Addiction is a condition in which a person uses a substance or engages in an activity so much that it interferes with daily life. Treatment involves behavioral therapy, counseling, and rehabilitation.
Addiction is a chronic brain disease that causes a person to compulsively use a substance or engage in an activity despite the harm it causes to the person’s life, relationships, responsibilities, or health. Addictions can involve drugs, alcohol, gambling, sex, food, and internet use, among other behaviors. An addiction can be physical – when the body actually adapts to the presence of a substance - or psychological – when the behavior is associated with stress or emotional states and not biological changes to the brain or body.
People of all ages, life stages, and socioeconomic strata can be affected by addiction. A combination of genetic, environmental, and developmental factors likely contributes to and increases the risk of addiction. You are more likely to experience addiction if you:
- Have parents or older family members who suffer from addiction or are involved in criminal behavior
- Have friends who suffer from addiction
- Experience academic failures or have poor social skills
- Have unstable family relationships
- Have mental illness
- Experienced trauma or abuse
Addiction can be treated, but there is no cure. It is a long-term disease that people must learn to manage. Most treatment plans for addiction involve behavioral changes, cognitive therapy, and rehabilitation programs. Some types of addiction respond to medications.
The hallmark symptom of any addiction is the inability to stop or limit the use of a substance or activity.
You may also experience the following symptoms:
- Craving or compulsion to use the substance or engage in the activity
- Increasing amounts of the substance or activity are needed to achieve the desired effect
- Irritability, anxiety, shaking, and nausea if you attempt to stop using the substance or activity
- Impaired work, social, and family responsibilities when you use the substance or activity
- Feelings of shame, guilt, hopelessness, and failure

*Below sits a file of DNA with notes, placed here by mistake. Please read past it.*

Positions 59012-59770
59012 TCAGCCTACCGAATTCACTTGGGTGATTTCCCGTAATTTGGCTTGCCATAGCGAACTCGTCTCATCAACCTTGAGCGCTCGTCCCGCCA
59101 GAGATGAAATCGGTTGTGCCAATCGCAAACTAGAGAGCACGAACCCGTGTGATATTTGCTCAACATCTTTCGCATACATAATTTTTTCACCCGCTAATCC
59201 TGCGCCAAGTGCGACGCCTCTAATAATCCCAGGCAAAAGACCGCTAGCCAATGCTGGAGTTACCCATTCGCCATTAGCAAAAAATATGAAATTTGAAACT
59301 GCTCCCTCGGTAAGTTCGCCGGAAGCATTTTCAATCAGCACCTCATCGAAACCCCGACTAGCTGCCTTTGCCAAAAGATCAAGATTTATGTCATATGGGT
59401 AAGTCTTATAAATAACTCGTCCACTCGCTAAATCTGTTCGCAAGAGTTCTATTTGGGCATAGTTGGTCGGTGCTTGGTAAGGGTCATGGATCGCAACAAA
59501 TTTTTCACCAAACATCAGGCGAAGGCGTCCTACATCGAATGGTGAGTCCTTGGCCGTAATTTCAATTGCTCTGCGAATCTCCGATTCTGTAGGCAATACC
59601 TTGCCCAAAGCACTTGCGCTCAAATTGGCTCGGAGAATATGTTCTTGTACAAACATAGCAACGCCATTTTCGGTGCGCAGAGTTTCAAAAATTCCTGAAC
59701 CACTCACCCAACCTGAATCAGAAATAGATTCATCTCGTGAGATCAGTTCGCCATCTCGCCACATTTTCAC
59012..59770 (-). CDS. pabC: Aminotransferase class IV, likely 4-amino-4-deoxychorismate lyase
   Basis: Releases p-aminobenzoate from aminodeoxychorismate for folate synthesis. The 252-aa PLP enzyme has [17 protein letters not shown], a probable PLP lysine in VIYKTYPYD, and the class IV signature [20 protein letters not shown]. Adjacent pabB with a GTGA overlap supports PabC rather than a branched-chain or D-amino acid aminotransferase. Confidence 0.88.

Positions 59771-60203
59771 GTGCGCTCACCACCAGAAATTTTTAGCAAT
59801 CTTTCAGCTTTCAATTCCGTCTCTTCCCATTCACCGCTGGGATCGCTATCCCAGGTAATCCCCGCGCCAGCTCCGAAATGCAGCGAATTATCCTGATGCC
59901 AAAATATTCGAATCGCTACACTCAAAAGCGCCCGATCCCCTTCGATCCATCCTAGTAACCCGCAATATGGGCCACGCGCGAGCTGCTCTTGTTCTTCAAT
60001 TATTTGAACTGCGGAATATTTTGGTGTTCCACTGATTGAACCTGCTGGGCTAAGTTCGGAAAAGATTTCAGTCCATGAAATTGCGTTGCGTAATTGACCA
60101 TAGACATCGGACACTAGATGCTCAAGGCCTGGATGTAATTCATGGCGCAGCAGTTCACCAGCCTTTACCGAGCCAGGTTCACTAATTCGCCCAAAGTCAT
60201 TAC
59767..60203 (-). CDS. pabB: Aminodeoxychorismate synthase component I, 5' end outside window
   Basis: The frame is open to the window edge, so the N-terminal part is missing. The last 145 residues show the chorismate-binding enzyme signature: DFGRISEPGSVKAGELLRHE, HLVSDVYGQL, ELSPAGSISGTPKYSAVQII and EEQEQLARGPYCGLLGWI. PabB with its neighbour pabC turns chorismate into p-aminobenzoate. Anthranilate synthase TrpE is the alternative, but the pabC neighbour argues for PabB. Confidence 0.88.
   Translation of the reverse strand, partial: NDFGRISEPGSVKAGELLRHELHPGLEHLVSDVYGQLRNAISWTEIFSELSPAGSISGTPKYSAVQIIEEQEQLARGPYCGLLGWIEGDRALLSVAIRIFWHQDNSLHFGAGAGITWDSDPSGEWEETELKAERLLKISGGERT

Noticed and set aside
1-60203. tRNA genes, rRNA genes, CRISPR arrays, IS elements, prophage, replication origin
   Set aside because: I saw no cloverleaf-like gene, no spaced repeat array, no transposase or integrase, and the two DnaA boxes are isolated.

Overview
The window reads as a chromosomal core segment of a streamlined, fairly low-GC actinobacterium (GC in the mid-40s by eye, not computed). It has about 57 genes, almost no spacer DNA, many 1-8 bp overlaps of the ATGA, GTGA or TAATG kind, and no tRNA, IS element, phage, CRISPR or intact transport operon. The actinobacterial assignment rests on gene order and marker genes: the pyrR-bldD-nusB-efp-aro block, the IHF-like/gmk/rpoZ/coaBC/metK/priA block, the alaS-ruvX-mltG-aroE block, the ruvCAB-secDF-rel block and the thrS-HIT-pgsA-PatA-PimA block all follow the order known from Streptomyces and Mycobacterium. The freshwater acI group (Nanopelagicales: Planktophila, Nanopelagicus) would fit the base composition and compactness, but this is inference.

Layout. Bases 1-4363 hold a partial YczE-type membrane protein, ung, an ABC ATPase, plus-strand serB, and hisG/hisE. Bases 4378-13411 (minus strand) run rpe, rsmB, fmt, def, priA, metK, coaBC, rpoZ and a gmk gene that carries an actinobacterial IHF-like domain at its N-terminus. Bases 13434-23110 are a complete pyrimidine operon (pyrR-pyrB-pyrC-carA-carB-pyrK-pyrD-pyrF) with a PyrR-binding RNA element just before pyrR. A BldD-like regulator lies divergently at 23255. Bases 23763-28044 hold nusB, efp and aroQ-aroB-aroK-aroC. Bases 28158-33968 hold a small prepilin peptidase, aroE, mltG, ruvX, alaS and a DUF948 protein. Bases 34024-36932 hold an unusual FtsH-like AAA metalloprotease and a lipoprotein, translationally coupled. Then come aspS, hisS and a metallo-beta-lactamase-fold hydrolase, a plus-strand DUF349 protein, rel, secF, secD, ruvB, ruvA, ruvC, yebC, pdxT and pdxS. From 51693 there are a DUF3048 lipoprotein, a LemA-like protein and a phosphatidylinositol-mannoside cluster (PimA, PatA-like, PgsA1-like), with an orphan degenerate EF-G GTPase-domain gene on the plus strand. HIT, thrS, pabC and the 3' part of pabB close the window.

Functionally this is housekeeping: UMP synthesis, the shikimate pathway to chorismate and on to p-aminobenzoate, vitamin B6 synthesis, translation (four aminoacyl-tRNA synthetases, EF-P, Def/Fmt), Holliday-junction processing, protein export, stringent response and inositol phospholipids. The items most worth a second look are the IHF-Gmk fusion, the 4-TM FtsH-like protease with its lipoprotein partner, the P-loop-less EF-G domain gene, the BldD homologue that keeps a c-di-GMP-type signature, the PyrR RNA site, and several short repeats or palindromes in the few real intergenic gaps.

- Anxiety or depression
See your doctor or health care provider if you think you have an addiction.
There are no specific causes of addiction. There is no way to accurately predict who will become dependent on the use of a substance or activity.
Any substance or activity that is pleasurable can become an addiction by impacting the reward, motivation, and memory pathways of the brain.
Most addictions are diagnosed on the basis of your symptoms and behaviors. There are no specific tests to diagnose addiction.
Living With Addiction
Living with addiction is difficult and can be debilitating. Daily activities and relationships are negatively affected. However, help is available for the person suffering from addiction and the families. Many support services and organization can help live with and manage addiction. Living with and overcoming addiction is easier with encouragement, comfort, and guidance.
Addiction is treatable, though there is no cure. Most addictions are life-long diseases that require consistent management to prevent relapses to unhealthy behaviors or new addictions. Most people seek treatment for addiction because a court ordered them to do so or family members encouraged them to obtain help. Fortunately, people can benefit from treatment programs regardless of the initial motivation for seeking treatment.
The first phase of addiction treatment is withdrawal from the substance or activity. You will likely experience physical and/or psychological effects of withdrawal, including nausea, vomiting, chills, sweating, muscle cramps and aches, sleeplessness, changes in heart rate, fever, anxiety, depression, irritability, and mood swings. Medical supervision is recommended for some substance addictions and medications can be used to manage the effects of withdrawal of certain substances. For example, methadone (Methadose), buprenorphine (Butrans, Buprenex), and naltrexone (Revia, Vivtrol) are effective for treating opiate addictions; nicotine replacement systems, including patches, gums, sprays, and lozenges, are effective for treating tobacco addictions; and naltrexone (Revia, Vivtrol), acamprosate (Campral), and disulfiram (Antabuse) are effective for treating alcohol addictions.
Behavioral therapy and counseling helps identify, avoid, and cope with situations that make you want to use the substance or activity of the addiction. Family therapy teaches the family of the person suffering from addiction to provide a safe and supportive environment.
Rehabilitation programs help people who are overcoming addictions to regain life skills.
No single treatment approach is appropriate for every person or every addiction. Treatment should be individualized and continually assessed to ensure that it meets the changing needs of the person with addiction.